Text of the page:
As a web designer for nearly 20yrs and marketeer, I use Opera (legacy) to check page rendering as I do with a number of other browsers. I also use it when I have to simultaneously login to various web tools under different accounts. From my perspective over the years, Opera has fought for a small share of a fiercely competitive market. Its hook/angle has been, and rightly so, to offer something different, to be different from the big boys and provide to a niche market, hopefully, with an alternative, attractive browsing experience. However, there is a fine line between being innovative and shooting oneself in the foot by being too predictive & radical thereby offending users and resulting in a 'jump ship' scenario. Firefox has weathered this better than Opera over the years which is reflected in the market disparity between them with 2nd place Firefox achieving 8.2% to Opera's (8th) 1.3% globally.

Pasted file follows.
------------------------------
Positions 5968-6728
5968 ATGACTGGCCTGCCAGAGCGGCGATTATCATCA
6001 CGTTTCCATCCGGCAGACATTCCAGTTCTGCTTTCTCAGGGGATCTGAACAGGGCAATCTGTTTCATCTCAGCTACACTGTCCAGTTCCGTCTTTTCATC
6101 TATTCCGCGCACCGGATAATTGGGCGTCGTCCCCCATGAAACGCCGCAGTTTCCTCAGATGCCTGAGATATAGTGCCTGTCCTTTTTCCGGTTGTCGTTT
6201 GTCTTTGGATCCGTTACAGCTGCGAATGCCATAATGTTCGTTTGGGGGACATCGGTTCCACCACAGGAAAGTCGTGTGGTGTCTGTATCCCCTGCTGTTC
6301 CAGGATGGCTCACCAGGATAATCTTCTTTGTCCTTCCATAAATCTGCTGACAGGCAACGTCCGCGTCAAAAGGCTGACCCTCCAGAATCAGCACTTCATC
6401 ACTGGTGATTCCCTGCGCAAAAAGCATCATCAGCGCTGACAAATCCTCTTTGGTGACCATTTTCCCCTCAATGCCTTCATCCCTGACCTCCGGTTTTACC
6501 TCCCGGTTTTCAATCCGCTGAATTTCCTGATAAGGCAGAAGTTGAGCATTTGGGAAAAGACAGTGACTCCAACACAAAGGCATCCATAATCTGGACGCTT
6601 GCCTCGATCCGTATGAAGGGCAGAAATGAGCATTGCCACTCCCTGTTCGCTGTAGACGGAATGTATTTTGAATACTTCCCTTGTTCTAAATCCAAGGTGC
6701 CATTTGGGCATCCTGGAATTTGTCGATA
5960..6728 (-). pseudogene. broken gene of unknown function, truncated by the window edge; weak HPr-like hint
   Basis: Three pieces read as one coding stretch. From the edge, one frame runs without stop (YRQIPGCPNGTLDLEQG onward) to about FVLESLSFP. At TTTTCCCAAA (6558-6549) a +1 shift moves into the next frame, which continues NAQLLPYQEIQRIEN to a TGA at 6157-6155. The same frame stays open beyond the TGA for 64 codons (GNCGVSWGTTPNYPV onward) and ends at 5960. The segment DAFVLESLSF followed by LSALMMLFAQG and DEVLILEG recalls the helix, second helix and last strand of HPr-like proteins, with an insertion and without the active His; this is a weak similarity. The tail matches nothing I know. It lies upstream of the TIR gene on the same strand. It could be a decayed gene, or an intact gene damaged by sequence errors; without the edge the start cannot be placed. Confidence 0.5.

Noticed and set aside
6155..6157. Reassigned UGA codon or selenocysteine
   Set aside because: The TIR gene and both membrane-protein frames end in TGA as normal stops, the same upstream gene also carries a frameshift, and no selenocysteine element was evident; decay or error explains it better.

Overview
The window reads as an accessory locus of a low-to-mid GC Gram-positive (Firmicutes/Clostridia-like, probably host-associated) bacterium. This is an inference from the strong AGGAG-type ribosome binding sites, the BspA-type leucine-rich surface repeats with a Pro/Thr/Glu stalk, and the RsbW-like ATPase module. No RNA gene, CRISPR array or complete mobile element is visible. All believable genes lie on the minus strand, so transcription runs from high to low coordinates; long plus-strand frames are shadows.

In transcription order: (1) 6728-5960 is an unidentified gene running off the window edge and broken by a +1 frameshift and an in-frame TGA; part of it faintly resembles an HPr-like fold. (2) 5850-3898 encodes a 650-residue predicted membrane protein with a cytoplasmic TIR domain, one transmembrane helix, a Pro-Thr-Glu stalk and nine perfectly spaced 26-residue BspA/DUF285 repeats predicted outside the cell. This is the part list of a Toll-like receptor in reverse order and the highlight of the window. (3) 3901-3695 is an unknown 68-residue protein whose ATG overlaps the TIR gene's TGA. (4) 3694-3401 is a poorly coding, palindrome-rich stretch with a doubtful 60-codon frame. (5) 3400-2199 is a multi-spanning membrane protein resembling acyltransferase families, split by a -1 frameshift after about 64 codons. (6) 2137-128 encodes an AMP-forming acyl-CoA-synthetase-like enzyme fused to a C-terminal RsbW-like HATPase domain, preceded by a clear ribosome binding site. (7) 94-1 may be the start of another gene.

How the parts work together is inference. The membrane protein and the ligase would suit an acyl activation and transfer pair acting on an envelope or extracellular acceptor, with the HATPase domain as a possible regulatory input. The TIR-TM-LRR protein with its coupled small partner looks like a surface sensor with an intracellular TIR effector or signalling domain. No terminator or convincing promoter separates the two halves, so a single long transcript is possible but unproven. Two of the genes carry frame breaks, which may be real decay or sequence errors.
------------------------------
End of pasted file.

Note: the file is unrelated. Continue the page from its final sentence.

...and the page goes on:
Regarding the home button issue, I strongly believe the vast majority want one and want one that is easily configurable. This, understandably, changes slightly with age groups as there tends to be increasing pre-teen, teenagers, early 20s that are less bothered by 'changes to the norm'. Since the vast population majority of developed countries is in the 30 to 45 age group, this is where general browsers are targeting. All the main browsers offer a traditional home page with icon button which, at present, does not seem likely to change any time soon. Unless there is a significant change to end user preferences, such as with mobile browsing where Opera has managed to out perform Firefox, Opera may find its niche user numbers dwindling further.